Rmay talked about the polka dot pattern on one of the chairs.  After the chair was finished Rmay’s sister found a photo (in black and white) of this grandmother.  In the photo she is wearing a skirt in the same polka dot pattern as Rmay painted on the chair.  There is the story of Rmay using a pendulum to find dates while building another chair and her sister (on finding the dates, and therefore the name of the grandmother.

matching polka dots

matching polka dots

In the end we sat in a meditative posture and held our ancestors, past and future, in unconditional love.  This is the healing that the workshop title refers to.  Unconditional love and acceptance across the generations heals our family, and ourselves, in the very cells – the mitochondrial DNA – that we share.

This is the ancestor I chose to sit next to.  Grandma Stella.

This is the ancestor I chose to sit next to. Grandma Stella.

I also wrote an article about the conference for the Pagan News Collective if you want to check that out.

About lisaspiral

I've been writing and speaking about spirituality to small groups for years and am looking to expand my horizons. Hopefully this blog will inspire you to expand yours as well.

Posted on October 14, 2013, in Bio, fall, Pagan, spiritual and tagged , , , , , . Bookmark the permalink. 12 Comments.

  1. I have to agree, Lisa. Those chairs are stunning. And the story about the grandmother wearing the same polka dots in an old photo is pretty amazing. Great post, my friend.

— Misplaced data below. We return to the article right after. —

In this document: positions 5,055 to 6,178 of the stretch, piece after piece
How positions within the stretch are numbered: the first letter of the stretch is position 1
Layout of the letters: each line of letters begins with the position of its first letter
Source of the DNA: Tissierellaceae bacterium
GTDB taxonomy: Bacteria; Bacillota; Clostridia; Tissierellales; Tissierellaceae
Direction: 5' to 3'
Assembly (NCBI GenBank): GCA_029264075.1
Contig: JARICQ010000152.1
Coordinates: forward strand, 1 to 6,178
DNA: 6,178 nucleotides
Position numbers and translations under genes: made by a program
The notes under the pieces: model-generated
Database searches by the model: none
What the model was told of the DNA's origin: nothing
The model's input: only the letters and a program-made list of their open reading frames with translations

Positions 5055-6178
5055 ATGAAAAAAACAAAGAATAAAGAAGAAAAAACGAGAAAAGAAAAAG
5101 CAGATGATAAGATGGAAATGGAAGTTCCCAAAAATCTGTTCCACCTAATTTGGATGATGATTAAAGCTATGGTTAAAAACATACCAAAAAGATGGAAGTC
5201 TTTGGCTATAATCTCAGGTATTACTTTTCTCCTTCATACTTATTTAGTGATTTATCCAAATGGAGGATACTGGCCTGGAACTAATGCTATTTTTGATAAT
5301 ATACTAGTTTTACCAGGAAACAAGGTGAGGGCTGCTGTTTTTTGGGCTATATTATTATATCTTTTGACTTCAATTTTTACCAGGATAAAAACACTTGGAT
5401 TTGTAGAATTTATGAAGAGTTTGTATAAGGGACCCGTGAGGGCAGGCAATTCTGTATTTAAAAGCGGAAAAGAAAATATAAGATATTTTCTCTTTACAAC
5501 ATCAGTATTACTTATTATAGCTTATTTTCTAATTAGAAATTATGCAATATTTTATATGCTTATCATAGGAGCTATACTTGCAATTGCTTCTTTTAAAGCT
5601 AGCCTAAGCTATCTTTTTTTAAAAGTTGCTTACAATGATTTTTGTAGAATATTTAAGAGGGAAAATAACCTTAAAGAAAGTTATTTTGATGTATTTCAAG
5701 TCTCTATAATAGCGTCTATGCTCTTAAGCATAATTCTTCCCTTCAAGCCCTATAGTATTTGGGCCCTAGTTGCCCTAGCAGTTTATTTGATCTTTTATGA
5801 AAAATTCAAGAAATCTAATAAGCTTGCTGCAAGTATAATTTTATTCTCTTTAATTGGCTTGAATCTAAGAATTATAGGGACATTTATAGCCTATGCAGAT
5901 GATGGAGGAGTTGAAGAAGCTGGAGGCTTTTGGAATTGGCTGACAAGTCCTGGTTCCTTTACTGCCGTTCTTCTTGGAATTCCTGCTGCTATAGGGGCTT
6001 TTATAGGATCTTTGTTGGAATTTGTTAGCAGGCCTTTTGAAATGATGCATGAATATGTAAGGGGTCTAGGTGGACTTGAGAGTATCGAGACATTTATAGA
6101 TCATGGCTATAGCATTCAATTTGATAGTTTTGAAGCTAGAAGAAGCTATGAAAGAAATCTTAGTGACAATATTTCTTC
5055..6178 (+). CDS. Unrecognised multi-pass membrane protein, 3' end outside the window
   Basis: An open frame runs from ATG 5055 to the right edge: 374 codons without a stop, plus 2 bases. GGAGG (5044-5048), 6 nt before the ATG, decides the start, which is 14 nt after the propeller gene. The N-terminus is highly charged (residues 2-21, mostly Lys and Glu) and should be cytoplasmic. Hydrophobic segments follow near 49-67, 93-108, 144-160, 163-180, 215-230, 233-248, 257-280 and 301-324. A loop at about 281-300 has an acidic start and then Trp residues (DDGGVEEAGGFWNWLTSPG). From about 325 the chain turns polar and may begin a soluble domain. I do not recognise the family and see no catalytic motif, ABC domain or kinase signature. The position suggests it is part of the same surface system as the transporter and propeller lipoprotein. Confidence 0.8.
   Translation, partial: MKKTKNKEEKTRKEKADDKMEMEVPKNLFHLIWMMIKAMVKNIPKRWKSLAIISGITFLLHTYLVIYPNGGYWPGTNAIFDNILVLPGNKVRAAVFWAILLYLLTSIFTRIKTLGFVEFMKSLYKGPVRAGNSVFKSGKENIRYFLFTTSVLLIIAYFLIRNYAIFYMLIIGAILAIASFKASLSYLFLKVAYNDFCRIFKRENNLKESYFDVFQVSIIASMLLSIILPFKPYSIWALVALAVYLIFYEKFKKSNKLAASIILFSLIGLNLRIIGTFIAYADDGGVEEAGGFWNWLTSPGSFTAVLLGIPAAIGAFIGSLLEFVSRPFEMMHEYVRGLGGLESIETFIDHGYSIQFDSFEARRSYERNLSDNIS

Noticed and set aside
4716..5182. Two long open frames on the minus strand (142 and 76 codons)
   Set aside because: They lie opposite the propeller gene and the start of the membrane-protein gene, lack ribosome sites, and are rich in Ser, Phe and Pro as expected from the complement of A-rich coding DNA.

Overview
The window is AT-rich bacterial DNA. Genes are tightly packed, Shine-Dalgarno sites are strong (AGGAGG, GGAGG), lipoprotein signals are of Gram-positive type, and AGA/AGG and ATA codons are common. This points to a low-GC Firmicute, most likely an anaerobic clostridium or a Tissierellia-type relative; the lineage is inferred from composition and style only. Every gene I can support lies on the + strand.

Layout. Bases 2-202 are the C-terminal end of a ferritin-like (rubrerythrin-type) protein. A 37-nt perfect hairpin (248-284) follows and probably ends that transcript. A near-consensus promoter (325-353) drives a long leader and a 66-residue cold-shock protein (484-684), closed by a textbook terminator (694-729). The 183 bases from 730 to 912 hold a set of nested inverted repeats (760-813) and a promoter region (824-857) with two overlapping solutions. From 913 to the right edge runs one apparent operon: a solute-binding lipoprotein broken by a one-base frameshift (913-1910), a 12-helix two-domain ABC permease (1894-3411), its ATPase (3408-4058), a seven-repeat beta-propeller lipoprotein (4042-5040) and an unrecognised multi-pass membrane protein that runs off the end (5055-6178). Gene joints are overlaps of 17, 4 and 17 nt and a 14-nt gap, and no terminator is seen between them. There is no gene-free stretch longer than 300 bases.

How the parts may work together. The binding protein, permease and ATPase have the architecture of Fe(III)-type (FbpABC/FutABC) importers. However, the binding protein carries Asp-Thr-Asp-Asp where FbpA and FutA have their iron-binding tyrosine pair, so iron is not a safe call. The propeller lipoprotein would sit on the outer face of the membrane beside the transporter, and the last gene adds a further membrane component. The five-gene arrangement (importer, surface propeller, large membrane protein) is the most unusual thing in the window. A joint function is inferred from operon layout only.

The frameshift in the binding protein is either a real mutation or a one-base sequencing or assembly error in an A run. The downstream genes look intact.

Hope your week has gotten off to a good start!

    Hugs from Ecuador,

  2. It sounds like a truly amazing workshop. Although I’m a naturalist, I do believe we have a very deep connection with our ancestors through our DNA and psychological inheritance, to an extent that is not yet understood by science. The chairs are wonderful!

    • Rmay is a delightful woman and a talented artist. Too many cultures include ancestor worship in their spiritual practice to not think there’s something to it. Glad you enjoyed the post.

  3. I would so like to return to this delightful event and experience it once again! Lisa, your sharing is very beautiful. May we find events like these that inspire us…

  4. Love the story of these chairs and how you related it to your experiences.

  5. Those chairs are amazing and oh so whimsical. Sounds like a great class. Would love to be part of something like that. Glad you got to attend!